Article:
New Zealand's first same-sex marriage ceremonies were performed Monday, as dozens of gay couples married across the country. While the country legalized same-sex marriage in April of this year, Monday marked the opening of the government office responsible for its implementation.
According to the country's Department of Internal Affairs, close to 1,000 marriage applications were downloaded the week same-sex marriage applications were released.
While the bill passed with almost a two-thirds vote, New Zealand's Conservative Party and religious leaders have expressed little enthusiasm for the bill.
Conservative Party leader Colin Craig claimed that the bill had passed without Kiwi support.
"I think it's a sad day for us as a nation because we are seeing a legislative and cultural change that New Zealanders didn't support," Mr Craig told ONE News. "It's not the first time I've seen the Government make a decision against the wishes of the people, I think that's the most serious issue here," he said.
According to TVNZ News, the stance on the issue from New Zealand's Christian population is even more uneven. Anglicans, Presbyterians, Methodists and Baptists are split, while Roman Catholics uniformly oppose same-sex marriage.
Family First New Zealand, a lobby group supporting the traditional definition of marriage as being between only one man and one woman, insists that the definition of marriage will not change, despite politicans' views.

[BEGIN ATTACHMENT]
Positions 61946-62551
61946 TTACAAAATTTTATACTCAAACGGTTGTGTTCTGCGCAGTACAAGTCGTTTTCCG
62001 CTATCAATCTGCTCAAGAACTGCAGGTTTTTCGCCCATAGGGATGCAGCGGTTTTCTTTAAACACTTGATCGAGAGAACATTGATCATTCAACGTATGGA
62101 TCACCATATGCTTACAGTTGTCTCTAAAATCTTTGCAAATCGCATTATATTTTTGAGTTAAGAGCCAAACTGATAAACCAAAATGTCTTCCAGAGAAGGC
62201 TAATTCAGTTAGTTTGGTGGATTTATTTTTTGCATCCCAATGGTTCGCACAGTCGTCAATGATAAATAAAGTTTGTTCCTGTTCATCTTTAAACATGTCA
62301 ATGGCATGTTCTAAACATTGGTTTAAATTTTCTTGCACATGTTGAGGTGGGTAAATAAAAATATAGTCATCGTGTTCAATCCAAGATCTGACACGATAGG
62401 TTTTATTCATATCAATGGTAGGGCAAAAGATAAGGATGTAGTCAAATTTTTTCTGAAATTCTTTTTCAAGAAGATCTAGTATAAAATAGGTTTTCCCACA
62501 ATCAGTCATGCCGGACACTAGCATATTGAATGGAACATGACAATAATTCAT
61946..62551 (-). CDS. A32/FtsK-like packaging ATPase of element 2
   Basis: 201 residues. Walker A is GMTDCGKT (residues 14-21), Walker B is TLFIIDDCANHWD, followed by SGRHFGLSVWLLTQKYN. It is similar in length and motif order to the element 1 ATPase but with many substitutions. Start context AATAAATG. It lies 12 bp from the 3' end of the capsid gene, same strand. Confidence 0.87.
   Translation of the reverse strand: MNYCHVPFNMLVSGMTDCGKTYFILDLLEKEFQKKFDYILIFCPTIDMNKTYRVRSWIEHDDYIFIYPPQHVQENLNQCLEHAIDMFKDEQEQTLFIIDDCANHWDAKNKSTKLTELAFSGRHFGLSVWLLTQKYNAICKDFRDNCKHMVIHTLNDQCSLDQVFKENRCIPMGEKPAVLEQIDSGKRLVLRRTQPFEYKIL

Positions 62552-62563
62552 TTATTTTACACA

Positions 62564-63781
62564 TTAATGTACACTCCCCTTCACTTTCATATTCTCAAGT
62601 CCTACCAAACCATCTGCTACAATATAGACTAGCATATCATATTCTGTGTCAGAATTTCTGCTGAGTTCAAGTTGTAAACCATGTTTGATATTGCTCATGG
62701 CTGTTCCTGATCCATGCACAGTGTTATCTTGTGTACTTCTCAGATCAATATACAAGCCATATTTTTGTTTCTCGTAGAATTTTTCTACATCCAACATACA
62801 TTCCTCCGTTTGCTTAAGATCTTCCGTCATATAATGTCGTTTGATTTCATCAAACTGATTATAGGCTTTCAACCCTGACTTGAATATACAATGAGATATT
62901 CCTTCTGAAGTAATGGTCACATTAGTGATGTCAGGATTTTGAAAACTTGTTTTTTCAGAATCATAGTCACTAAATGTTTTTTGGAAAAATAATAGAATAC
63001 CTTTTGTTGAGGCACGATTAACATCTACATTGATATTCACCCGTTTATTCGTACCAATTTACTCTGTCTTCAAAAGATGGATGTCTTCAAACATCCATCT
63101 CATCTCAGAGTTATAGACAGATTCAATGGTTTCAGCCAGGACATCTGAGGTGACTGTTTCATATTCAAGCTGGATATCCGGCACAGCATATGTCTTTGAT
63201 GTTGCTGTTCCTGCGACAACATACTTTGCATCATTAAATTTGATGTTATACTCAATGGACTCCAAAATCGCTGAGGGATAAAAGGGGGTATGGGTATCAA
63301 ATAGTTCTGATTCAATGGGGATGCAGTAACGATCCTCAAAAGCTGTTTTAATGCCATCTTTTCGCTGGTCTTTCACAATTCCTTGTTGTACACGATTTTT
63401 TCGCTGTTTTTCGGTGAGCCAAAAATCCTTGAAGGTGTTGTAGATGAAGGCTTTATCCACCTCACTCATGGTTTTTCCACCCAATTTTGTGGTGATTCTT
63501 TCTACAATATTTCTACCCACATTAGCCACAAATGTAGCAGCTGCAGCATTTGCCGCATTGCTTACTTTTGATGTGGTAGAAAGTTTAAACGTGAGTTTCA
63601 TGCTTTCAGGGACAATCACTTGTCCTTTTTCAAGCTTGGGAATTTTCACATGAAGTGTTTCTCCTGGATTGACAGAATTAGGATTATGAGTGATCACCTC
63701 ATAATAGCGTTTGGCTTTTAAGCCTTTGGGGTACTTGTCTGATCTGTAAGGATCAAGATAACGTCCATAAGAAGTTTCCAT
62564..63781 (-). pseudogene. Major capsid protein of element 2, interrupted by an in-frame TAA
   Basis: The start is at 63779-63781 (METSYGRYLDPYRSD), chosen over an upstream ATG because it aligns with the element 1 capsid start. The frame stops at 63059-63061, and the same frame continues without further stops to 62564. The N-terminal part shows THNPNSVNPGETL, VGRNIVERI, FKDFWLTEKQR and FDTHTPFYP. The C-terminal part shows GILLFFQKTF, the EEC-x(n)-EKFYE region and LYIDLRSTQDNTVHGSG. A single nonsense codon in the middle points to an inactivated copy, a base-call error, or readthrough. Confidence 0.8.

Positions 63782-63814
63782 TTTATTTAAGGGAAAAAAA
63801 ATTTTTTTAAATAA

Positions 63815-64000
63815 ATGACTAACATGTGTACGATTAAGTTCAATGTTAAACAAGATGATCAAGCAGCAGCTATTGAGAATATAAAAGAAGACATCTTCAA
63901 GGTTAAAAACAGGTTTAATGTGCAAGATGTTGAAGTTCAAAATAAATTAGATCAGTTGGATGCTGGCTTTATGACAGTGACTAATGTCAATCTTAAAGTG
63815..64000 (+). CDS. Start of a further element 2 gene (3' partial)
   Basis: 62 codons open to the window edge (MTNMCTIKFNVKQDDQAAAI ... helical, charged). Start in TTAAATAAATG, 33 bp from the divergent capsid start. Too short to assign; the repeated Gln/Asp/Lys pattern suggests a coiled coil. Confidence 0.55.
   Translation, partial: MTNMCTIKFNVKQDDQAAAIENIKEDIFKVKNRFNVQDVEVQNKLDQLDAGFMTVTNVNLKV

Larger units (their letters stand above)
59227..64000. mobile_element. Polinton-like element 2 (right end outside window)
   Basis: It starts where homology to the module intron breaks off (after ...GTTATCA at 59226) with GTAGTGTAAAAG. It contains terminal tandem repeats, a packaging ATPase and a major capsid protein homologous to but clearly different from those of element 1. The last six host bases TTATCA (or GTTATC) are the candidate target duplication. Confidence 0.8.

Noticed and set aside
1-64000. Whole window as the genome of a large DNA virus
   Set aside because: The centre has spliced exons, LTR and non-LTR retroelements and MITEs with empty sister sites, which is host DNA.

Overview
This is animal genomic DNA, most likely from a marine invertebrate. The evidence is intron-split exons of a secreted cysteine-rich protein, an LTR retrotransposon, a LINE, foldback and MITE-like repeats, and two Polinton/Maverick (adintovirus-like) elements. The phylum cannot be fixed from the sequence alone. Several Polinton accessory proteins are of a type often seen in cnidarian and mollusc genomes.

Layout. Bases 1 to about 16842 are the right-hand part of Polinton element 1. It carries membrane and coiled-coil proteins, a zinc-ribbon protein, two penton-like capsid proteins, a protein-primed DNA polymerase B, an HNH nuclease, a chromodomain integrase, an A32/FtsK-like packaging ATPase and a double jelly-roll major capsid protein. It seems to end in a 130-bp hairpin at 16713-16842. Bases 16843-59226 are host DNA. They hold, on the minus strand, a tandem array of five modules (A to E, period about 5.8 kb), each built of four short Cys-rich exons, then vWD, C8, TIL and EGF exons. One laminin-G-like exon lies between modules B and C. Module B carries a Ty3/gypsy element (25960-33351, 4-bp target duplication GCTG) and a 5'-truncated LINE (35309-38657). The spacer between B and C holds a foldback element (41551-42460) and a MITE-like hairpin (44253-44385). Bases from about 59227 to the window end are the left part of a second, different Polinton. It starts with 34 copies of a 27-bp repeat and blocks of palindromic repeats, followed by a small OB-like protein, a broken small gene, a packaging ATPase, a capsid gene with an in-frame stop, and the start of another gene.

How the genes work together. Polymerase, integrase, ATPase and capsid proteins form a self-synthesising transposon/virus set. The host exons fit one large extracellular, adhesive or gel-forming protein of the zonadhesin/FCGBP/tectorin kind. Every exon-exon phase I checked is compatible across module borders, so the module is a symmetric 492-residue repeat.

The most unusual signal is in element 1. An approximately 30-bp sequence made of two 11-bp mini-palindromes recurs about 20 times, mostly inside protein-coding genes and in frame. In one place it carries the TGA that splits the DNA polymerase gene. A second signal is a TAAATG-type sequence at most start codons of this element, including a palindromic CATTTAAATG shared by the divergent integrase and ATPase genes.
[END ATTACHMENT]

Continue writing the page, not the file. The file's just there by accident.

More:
"Despite their grandiose view, the politicians never had the authority to redefine marriage - and their efforts only mask reality," said Bob McCoskrie, National Director of Family First told TVNZ.
"Social engineers including politicians and activists are expecting marriage supporters to drop their deeply held convictions because of the misguided decisions of politicians," McCroskrie said.
Many Australian homosexual couples also flew over to New Zealand to hold their own gay marriage ceremonies. Some reports even claimed that gay couples from Hong Kong, Russia and the United States traveled to New Zealand to hold same-sex marriage ceremonies.
Currently, same-sex marriage is not legal in Australia, though Prime Minister Kevin Rudd has said he will bring it to a vote next month.
For now, as the only Asian-Pacifican region to legalize gay marriage, New Zealand intends to market themselves as a wedding destination for same-sex couples.
"New Zealanders are incredibly tolerant of people with different lifestyles, so I'm very confident the industry will embrace this opportunity," Tourism New Zealand CEO Kevin Bowler told TV3.